You won’t see any polar bears or animals that can’t survive the hot climate that Florida summers provide. Or elephants, lions, or types that need more space to roam as well as proper partnership.
George and Harriett Cornell Tropics of the America is widely recognized as being one of the best exhibits for jaguars.
It also features information on the Mayan Culture that is amazing to see in the middle of Florida.
Showcasing two 45 foot replicas of Mayan pyramids. Even on a smaller scale they look huge. Decorated with hand carved hieroglyphics of the proper period.
Another neat piece of architecture is the Caracol Observatory. A house created by the Mayans to watch the heavens, to tell time and to predict oncoming events through astronomy, (such a smart civilization). Helping to create the most on point calendar that is still being used, thousands of years later.
There is a man made replica of a Montezuma cypress called the Tule tree. The widest tree in the world, (one that I would love to see in person). For a tree hugger like myself it was hard to tell if this one was real or not.
The surroundings of this place are just on point.
Walk Through Exhibits
Some of the areas as you walk along the path, give you options to walk into certain environments, (I really don’t like to call them cages) and interact with the animals.
Lounge around on a bench looking out into the flamingo lagoon and watch as the birds play in the water.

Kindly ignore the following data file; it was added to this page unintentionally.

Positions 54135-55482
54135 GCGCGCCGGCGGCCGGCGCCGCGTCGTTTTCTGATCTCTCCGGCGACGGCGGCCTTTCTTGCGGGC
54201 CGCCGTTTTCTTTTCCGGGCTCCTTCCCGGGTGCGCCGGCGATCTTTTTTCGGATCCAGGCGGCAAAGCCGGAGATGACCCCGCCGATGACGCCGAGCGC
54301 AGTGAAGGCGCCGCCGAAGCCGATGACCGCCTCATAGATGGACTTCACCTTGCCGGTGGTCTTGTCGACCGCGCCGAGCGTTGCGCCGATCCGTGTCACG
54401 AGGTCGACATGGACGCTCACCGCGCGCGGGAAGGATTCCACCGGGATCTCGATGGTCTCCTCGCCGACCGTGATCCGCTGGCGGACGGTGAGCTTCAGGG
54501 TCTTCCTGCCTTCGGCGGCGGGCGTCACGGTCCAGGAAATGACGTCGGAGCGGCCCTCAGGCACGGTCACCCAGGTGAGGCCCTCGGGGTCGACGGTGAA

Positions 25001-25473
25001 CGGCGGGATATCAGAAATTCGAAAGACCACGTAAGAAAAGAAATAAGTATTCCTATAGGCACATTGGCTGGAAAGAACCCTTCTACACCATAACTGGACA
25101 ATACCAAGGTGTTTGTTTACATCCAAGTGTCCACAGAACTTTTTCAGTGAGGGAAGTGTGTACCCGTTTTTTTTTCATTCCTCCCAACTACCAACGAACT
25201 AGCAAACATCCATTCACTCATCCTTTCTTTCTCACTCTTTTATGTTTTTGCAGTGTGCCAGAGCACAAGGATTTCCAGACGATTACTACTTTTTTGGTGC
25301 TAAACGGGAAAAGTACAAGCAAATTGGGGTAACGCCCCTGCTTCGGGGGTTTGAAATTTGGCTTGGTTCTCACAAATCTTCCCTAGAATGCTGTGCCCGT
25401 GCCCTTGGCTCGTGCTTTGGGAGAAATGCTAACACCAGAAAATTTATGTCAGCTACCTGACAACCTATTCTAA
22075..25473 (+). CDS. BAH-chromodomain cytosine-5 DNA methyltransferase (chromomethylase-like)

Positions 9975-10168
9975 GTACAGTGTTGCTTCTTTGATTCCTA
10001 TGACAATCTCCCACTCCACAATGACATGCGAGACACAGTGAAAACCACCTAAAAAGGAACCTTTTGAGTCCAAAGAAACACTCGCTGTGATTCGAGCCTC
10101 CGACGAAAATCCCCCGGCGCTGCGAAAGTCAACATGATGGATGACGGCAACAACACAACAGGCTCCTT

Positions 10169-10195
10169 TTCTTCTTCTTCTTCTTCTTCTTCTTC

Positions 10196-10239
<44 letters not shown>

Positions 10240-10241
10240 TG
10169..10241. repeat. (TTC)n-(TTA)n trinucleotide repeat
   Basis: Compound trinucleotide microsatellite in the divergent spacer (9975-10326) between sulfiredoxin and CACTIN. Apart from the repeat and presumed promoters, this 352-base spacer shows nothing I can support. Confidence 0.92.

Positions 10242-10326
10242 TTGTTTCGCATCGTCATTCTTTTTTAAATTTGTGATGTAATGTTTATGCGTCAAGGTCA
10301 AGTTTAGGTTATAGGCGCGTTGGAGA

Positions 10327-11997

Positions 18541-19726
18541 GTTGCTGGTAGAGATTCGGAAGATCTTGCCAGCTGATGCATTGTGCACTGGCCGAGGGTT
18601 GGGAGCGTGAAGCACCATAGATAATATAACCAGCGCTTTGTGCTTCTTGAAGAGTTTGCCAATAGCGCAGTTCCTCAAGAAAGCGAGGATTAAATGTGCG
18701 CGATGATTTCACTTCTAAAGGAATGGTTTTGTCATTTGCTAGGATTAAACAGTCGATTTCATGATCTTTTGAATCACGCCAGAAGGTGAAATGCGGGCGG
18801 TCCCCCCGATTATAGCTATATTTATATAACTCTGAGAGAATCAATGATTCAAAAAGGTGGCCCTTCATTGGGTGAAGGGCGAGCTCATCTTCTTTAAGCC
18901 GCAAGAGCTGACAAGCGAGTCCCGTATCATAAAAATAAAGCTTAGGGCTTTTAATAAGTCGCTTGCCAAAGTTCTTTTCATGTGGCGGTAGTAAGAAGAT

Hang out with the Macaws and see if they will chat with you.
You can get a cup of food from the lorekeet hut and feed them, (just don’t touch, they are very sensitive) or just walk through their environment and look at their beautiful feathers up close.
Walk through the butterfly exhibit and watch all the iguanas run across the path as they chase after their latest target.
If you go on their website and plan ahead, you can book an animal experience to see some up close and personal.
Certain ones you can feed, touch, or even hold!
For a fee of course and depending on the temperament of the animal. So read about every one to get the best experience.
If the kid’s start to get a little rowdy, they can release some of that excess energy at the nature play pavilion.
A natural interactive playground that encourages children to use their imagination to interact as the animals do, (the nice ones at least) balancing like a cat, climb like monkey and dig like a turtle.